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Hearing loss has been identified in every 2 to 3 children out of every 1000, born every year in the United States. (National Institute on Deafness and other Communication Disorders (NIDCD), 2015) Over time, studies have also come to light which have linked dementia to the hearing loss disabilities in different individuals. Given the rising trend of hearing loss in the world, it is a cause of major concern.

Hearing Loss And Dementia – Different Medical Conditions But Connected?

Dementia is a medical condition which is related to the decline in the overall mental ability of an individual. Memory loss which affects the daily life rituals is also a condition known as dementia. (Alzheimer’s Association ) It is a condition which has a wide range of symptoms, which include:
·       Loss of ability to focus and pay attention to the task at hand
·       Impairment in visual perception
·       Communication impairment and hindrance in language
·       Impaired reasoning and judgment
·       Short term memory loss 
While dementia might be caused due to a number of reasons, a study shows that around 30% of adults aged more than 60 years of age, are at a risk of suffering from this disease. (Lin, Metter, O’Brien, Resnick, Zonderman, & Ferrucci, 2012) And along with a number of causes, hearing loss is being attributed as a possible cause for dementia in people too.   
A recent fact details that hearing loss, which has affected more than 40 million people of the American population, is linked to an increase in the risk probability of dementia and other cognitive problems as well. According to the Hearing Loss Association of America, the number of reported hearing loss cases, are on the rise, and it is estimated that around two thirds of the individuals who reach their 70s suffer from hearing loss. (Griffin, 2015)   
While previously it was considered that hearing loss is an inconsequential part of the aging process, recent studies have prompted experts to think otherwise. An otologist and epidemiologist from John Hopkins University stated that the recent studies have started depicting a link between dementia, brain activity and hearing loss. (Griffin, 2015)
If the study results prove to be true, then there is a chance to avoid dementia, by treating hearing loss aggressively. 

Study Linking Dementia To Hearing Loss

Study investigations suggest that while dementia and hearing loss are unconnected medical conditions, common pathology or the continuous strain of decoding innumerable sounds over the years, might result in the condition where the minds of the individuals who suffer from hearing loss are overwhelmed. This in turn, suggests a high likelihood of linking hearing loss to dementia. (John Hopkins Institute, 2011)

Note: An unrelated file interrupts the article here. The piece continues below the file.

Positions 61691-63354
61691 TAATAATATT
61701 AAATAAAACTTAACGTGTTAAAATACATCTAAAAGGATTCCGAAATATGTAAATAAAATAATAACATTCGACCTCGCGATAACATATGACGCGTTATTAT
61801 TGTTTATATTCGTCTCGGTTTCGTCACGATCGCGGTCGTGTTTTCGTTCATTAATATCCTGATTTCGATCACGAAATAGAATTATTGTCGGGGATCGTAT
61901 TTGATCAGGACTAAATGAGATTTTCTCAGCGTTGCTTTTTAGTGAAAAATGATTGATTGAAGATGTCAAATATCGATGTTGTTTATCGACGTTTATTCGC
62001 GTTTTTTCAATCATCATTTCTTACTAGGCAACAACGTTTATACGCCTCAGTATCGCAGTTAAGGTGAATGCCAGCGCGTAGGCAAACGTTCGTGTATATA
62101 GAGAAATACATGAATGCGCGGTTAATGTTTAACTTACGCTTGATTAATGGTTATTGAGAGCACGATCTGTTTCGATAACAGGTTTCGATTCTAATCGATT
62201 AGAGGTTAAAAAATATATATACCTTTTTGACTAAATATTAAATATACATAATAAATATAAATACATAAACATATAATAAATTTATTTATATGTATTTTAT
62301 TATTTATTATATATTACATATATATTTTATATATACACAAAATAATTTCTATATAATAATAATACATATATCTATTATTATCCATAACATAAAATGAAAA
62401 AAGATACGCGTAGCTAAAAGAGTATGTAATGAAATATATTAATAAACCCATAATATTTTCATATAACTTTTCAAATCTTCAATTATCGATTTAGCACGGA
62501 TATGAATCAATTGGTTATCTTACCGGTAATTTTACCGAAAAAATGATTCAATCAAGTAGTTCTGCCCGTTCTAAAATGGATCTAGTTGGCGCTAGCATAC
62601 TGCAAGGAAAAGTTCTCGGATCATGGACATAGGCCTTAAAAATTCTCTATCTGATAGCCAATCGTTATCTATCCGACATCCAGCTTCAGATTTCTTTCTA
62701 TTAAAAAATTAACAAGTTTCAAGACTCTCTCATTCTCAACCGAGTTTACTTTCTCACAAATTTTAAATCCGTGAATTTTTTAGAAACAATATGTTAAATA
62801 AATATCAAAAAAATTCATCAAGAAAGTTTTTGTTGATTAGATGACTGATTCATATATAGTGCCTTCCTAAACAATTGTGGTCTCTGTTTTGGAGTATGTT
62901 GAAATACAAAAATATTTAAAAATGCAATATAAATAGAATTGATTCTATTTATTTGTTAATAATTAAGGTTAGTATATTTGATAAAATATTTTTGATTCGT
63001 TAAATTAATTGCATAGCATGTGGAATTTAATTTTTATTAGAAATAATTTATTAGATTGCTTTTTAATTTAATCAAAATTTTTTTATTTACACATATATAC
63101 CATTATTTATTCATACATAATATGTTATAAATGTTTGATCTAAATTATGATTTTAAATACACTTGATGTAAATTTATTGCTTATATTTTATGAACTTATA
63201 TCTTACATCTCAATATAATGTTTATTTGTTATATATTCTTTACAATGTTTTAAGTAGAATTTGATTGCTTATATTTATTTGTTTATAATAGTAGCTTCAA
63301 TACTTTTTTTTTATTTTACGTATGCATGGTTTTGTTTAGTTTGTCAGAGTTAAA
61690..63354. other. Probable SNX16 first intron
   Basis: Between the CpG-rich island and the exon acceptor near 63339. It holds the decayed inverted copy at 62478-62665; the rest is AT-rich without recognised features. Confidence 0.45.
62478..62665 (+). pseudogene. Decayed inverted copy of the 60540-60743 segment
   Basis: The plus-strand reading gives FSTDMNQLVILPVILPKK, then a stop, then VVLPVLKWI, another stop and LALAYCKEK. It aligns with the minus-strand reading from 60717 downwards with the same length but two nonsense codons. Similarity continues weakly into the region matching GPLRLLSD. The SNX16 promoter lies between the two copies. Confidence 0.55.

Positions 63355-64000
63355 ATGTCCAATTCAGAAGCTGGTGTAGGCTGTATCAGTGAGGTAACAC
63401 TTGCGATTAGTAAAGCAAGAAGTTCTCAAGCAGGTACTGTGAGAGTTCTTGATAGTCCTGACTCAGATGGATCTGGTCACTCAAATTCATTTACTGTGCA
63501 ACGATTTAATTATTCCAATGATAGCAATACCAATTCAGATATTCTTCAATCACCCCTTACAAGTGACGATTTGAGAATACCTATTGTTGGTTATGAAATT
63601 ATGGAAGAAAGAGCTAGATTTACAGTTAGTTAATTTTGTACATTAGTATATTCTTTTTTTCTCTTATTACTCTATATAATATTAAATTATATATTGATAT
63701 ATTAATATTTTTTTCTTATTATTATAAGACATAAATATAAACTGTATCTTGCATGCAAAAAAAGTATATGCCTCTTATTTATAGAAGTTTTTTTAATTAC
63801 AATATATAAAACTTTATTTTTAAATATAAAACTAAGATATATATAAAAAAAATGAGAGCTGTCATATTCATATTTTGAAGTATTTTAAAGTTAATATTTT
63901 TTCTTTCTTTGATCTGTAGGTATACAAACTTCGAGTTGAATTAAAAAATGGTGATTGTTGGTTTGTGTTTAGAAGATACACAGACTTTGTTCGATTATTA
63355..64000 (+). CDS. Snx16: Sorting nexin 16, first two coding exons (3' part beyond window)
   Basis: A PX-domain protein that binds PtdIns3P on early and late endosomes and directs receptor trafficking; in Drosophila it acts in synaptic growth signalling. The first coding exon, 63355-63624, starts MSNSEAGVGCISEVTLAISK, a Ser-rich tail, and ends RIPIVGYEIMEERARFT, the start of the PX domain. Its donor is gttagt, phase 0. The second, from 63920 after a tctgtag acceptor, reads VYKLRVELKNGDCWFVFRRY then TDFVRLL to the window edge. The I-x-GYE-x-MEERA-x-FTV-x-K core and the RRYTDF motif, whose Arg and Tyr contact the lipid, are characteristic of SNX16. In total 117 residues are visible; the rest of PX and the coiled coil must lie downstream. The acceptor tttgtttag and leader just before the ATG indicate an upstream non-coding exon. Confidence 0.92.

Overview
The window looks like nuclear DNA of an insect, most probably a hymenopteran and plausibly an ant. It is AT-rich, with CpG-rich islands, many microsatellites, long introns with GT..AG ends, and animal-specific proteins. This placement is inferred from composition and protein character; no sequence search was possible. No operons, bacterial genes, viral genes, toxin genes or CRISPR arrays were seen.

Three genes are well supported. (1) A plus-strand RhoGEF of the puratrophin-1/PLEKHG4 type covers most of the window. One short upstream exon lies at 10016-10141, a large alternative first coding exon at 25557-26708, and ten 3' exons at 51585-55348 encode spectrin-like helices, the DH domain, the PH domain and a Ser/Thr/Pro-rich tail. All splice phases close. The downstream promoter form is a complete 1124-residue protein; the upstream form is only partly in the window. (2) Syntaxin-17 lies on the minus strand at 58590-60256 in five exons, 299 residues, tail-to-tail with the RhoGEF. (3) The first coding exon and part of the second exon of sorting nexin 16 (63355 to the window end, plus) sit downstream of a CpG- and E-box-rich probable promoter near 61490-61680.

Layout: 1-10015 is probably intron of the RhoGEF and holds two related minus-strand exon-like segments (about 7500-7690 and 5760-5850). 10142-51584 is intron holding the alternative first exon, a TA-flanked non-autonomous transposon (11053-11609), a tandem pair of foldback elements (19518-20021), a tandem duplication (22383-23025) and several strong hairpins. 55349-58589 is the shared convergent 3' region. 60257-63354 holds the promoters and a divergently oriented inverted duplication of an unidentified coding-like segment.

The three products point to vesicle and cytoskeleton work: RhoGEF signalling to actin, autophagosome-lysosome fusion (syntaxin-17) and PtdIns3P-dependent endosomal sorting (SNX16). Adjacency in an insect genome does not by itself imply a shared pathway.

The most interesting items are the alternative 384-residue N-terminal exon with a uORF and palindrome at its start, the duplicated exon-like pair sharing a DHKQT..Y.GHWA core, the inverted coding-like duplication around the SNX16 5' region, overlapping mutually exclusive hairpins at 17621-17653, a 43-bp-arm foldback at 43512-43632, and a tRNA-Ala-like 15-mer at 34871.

As hearing loss leaves individuals socially isolated, it is also being considered as a major reason for dementia. Taking all these factors into consideration, scientists have proposed a theory to try and use hearing aids as interventions, to treat the severity of hearing loss symptoms in individuals. By doing this, they aim to study the chances of reduced dementia symptoms in people, who are at a high risk of suffering from the medical condition. (John Hopkins Institute, 2011)
Research is underway to further explore this strong connection between the two conditions, and scientists are trying to find ways to treat one condition to avoid the other.

 This article is written by: Dr. Lori Trentacoste, head audiologist at Island Better Hearing (  All images and content in this article are the sole property of the LIAHP and Dr. Trentacoste (c) 2015, All rights reserved. Use of this article or any content references from this article and/or other written products in this blogsite must be done with express permission from Dr. Lori Trentacoste.



Alzheimer’s Association . (n.d.). What is Dementia. Retrieved from Alzheimer’s Association :

Griffin, K. (2015, April). Hearing Loss linked to Dementia. Retrieved April 27th, 2015, from AARP:

John Hopkins Institute. (2011). Hearing Loss and Dementia Linked in Study. John Hopkins Institute.

Lin, F. R., Metter, E. J., O’Brien, R. J., Resnick, S. M., Zonderman, A. B., & Ferrucci, L. (2012). Hearing Loss and Incident Dementia. NCBI .

National Institute on Deafness and other Communication Disorders (NIDCD). (2015, April 20th). Quick Statistics. Retrieved April 27th, 2015, from National Institute on Deafness and Other Communication Disorders (NIDCD):

Source: LIAHP

The site information is for educational and informational purposes only and does not constitute medical advice. To receive personalized advice or treatment, schedule an appointment.
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